The Southern sea lion (Otaria flavescens) features in the latest Falkland Islands stamp release, which became available for sale this week.
Adult males can reach up to 8ft in length, 5ft in height and weigh up to 700lbs, and colonies are known to breed at 68 sites in the Islands, mostly on offshore tussac islands.
They frequently feed in kelp beds, and sometimes prey on penguins, but their main food is octopus, squid, lobster rill and fish caught reasonably close to the shore. Sea lions themselves are preyed on by orcas and sharks.
However, numbers have declined dramatically since the 1930s, when more than 80,000 pups were born in the Falklands each year to a population of approximately 380,000.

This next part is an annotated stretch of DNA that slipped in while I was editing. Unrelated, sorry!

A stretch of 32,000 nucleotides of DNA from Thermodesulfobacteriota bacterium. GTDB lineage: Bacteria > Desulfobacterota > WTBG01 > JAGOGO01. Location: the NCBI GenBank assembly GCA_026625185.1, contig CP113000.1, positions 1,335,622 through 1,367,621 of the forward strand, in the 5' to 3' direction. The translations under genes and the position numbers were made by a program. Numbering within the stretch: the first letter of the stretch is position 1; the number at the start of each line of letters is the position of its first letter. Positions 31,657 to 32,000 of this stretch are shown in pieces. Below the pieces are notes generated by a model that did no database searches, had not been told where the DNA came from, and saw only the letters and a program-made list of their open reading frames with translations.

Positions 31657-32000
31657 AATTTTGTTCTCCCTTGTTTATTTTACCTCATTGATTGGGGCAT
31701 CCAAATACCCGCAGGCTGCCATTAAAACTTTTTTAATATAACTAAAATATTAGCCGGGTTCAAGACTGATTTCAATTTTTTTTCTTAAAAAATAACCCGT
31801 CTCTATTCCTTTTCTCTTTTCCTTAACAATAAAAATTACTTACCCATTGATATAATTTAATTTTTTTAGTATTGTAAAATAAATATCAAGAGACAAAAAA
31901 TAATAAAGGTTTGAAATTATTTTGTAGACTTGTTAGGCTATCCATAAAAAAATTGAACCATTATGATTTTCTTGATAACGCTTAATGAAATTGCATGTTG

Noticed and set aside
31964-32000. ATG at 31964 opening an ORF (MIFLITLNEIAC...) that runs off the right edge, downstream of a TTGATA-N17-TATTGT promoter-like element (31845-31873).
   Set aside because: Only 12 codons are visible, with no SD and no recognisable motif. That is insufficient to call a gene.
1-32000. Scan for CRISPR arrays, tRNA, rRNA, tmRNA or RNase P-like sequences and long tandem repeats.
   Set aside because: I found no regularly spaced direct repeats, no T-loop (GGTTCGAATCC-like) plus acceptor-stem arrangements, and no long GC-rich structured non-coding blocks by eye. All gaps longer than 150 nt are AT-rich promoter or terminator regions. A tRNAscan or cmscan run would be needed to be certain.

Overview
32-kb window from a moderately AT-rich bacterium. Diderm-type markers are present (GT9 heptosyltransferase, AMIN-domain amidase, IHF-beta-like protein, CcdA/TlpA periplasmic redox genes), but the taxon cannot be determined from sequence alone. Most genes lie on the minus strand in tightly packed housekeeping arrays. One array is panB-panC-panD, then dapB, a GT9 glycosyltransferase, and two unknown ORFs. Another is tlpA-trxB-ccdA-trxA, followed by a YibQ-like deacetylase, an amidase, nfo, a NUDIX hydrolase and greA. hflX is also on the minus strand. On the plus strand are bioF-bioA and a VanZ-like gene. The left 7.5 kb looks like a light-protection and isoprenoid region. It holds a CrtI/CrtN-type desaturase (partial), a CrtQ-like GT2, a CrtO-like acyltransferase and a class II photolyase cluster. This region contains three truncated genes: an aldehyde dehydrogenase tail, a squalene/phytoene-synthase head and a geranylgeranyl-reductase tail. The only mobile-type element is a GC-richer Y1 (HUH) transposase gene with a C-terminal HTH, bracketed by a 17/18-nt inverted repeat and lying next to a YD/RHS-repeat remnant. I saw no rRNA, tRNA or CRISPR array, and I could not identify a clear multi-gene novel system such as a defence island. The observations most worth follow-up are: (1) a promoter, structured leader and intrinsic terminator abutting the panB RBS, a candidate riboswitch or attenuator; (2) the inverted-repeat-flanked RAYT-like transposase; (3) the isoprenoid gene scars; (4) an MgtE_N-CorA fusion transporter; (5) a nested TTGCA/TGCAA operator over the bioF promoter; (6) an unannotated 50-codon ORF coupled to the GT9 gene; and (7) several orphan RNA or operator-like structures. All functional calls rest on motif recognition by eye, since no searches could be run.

Since then periodic surveys have confirmed a decline in numbers until the 1990s.
In 2003 a slight increase in the number of pups was recorded in comparison to 1995, but this still only represents 3.4% of the count obtained in the 1930s, meaning that the population remains alarmingly small. No clear reason for this has been determined, and the present population is considered vulnerable.
The decline in numbers, coupled with potential new threats from the fishing, oil and tourist industries, has highlighted the need for a conservation strategy for sea lions in the Falklands.
Accurate estimates of the size and distribution of the sea lion population is essential for developing these strategies, and Falklands Conservation, in association with the Sea Mammal Research Unit, has undertaken several surveys. (PN)
The set of stamps released for sale this week